Neolithic Long House Discovered in Moldova

CHISINAU, MOLDOVA—Science & Scholarship in Poland reports that an international team of researchers has found traces of a 7,000-year-old long house in the Eastern European country of Moldova. Similar houses, built by what is known as the Linear Pottery culture, have been found in other parts of Europe, but this is the first one to be found in Moldova. Such long houses were made of wooden posts driven into the ground to support wattle-and-daub walls topped with gabled roofs. “Commonly, on both sides of the houses we discover cavities from which clay was taken to cover the walls,” said Maciej Dębiec of the University of Rzeszów and the University of Regensburg. Early European farmers are thought to have lived in long houses with their animals. Dębiec, Stanislav Terna of Chisinau University, and their team will return to the newly discovered site this spring for further investigation. They expect the Moldavian long house will be similar in size to other structures built by the Linear Pottery culture, or about 65 feet long 20 feet wide. The team has found two additional sites in Moldova where additional long houses may have stood. For more, go to “The Neolithic Toolkit.”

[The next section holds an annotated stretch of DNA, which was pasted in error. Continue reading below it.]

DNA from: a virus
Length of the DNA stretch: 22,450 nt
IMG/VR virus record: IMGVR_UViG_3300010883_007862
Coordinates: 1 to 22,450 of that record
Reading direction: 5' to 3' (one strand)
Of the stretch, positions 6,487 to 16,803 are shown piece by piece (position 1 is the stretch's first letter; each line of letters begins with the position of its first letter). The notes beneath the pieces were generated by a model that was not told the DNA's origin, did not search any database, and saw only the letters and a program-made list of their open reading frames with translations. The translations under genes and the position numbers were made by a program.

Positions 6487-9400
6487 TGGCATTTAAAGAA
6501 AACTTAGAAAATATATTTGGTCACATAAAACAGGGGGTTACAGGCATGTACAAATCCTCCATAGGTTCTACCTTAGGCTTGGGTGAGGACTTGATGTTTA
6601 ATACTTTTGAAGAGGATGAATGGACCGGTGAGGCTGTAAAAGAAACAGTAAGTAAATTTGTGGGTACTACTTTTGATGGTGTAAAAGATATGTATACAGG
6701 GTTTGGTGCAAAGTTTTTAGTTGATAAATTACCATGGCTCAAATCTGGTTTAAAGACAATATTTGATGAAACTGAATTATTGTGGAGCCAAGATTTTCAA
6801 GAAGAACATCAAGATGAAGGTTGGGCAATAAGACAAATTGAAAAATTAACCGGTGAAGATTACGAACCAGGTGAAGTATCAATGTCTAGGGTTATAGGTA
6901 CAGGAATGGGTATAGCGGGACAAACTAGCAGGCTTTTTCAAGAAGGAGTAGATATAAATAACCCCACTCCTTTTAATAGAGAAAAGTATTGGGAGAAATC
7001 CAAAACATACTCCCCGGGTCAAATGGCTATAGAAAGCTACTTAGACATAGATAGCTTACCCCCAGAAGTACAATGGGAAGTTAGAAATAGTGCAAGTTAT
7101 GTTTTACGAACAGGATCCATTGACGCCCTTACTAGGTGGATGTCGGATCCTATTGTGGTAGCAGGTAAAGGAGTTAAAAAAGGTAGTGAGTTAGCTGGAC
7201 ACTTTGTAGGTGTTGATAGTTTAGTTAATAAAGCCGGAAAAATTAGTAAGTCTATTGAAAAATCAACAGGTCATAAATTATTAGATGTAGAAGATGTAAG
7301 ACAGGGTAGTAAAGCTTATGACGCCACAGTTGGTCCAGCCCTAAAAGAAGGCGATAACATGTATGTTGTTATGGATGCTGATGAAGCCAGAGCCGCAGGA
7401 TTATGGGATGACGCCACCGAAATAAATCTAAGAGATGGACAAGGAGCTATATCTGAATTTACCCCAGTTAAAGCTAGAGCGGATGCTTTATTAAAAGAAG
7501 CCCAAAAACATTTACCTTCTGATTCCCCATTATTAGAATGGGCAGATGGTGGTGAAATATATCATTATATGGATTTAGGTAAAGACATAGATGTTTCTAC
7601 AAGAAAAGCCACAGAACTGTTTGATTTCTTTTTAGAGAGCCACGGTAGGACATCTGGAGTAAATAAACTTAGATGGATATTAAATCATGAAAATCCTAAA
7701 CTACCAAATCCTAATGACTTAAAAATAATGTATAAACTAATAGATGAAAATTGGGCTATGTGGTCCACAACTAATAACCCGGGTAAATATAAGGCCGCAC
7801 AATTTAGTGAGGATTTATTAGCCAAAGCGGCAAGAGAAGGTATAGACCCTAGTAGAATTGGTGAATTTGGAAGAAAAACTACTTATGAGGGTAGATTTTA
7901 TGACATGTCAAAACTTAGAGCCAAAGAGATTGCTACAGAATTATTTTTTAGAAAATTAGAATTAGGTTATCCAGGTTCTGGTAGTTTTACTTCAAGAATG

2,400-Year-Old Basement Unearthed in Northwest China

XI’AN, CHINA—Xinhua News Agency reports that a basement dating to the Warring States Period (476–221 B.C.) has been discovered at the site of Yueyang City, the ancient capital of the Qin state, in northwest China’s Shaanxi Province. The rare brick room had stone pillar bases, measured about 16 feet long by about 13 feet wide, and sat about three feet below ground level. It is thought to have been part of the ruler’s residential palace, and may have been used for storage. A fireplace was also found in the structure, according to Liu Rui of the Institute of Archaeology of the Chinese Academy of Social Sciences. Fireplaces are also thought to have been limited to residential palaces during the Warring States Period. The strength of the Qin state eventually gave rise to China’s first emperor, who established the Qin Dynasty and united China in 221 B.C. For more, go to “The Price of Tea in China.”